Linking up with:  One Monthly Goal
                              Finish It Up Friday
                              Show Off Saturday

Sunday, May 27, 2018

#365DaysOfArt, Week 20, #134-140

#134:  Draw someone's smile:  Looked at a picture and drew.  I like the way it turned out.
 #135:  Draw Your Favorite Building:  in NYC so why not the Empire State Building?  I think this is pretty reflective of the building for a quick drawing.
#135:  Create a pattern:  Ok you were supposed to use cut out paper.  I had none so I drew a wall I saw.

#137:  Color in:  enjoyed doing this, but didn't get to finish.
 #138:  Add more bugs.  I enjoyed it but didn't do a gazillion.
#139:  Calligraphy practice:  Well Amtrak is not the best place to do this but I did enjoy it.
#140:  Telephone doodle page:  I often go for quilting designs - again, rather enjoyable.

Thanks for humoring me and taking a look (a week late).  Doing some catch up on these...

Linking Up:  Powered by Quilting

Thursday, May 24, 2018

Wish Upon A Star

*Indicate affiliate links which support my blog.

I was thrilled to join in on the Wish Upon A Star Blog Hop, sponsored by Carol of Just Let Me Quilt.  The rules are simple enough:  Your project must have a star somewhere on it.  Mine does, and because of indecision it is not a finished quilt but I do have a plan for it.

Happily I am in!  I will be sharing with you my "Sun Star" that I made in a Paula Nadelstern class.   Paula's last name means Needle-Star and in fact, this is very much what this star is.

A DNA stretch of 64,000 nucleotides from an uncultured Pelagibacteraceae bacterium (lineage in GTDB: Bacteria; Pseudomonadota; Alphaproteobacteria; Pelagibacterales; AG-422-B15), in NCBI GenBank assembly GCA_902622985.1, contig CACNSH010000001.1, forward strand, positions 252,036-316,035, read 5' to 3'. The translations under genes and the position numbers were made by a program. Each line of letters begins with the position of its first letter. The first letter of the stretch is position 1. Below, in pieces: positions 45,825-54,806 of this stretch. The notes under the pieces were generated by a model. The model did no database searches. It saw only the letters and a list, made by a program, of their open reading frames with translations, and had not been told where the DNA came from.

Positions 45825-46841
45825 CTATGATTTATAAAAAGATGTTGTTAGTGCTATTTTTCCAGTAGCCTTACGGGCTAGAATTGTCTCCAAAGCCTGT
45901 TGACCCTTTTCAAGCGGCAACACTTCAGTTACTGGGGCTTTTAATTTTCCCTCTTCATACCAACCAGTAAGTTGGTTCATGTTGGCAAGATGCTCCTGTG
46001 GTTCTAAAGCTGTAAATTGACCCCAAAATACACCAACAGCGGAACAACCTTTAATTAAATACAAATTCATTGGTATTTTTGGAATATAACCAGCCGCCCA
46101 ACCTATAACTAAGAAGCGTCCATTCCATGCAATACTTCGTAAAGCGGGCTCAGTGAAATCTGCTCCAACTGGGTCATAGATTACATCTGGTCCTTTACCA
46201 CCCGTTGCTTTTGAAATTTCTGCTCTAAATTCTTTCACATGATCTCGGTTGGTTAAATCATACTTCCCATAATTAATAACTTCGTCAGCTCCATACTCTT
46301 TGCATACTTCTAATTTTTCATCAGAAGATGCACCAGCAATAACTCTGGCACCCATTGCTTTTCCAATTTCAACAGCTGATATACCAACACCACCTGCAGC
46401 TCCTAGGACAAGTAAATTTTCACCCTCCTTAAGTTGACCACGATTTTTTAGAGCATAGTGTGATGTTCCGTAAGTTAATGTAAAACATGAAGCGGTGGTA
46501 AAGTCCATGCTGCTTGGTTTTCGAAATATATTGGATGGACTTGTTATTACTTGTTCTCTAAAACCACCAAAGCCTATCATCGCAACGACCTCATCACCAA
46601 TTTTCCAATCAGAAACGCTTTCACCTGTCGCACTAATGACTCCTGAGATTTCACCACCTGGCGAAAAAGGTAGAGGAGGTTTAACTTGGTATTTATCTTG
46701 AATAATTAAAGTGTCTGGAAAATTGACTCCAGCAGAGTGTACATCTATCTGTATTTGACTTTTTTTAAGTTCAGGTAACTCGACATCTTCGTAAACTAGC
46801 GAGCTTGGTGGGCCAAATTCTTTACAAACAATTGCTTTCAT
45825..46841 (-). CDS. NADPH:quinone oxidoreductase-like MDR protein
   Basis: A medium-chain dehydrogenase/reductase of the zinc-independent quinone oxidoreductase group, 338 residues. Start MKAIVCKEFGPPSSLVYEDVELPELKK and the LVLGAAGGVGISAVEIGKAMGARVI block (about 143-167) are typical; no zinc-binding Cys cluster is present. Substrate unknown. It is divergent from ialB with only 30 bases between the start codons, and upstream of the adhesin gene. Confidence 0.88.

In Paula's class, she begins by walking you through drafting a star.  I love drafting and don't do nearly enough of it.  The exercise in understanding how to make your piece is important.  This drawing is part of the piece we used in class that day.
The beauty of this 2 day workshop was learning how to do it, not just making a block.  We would be working with drawing some pieces and understanding the tools she has used over the years.  There is the ruler, small and thin, with one edge a little higher.  Use the lower edge for more precision (WOW! a revelation).  Both her Visigrid* template plastic and the graph paper use 8x8 engineering grid.  It makes it really easy to be precise.  Paula also likes certain pens for marking the template plastic - Faber Castell Multimark 1525 permanent*. This pen is erasable, very helpful as you trace the elements you want to repeat on your fabric.  The silver pen, Uniball*, for marking the fabric works on most colors and is very easy to use. You cut on this line, so you really don't need to worry.  Paula has used them forever and highly recommends them.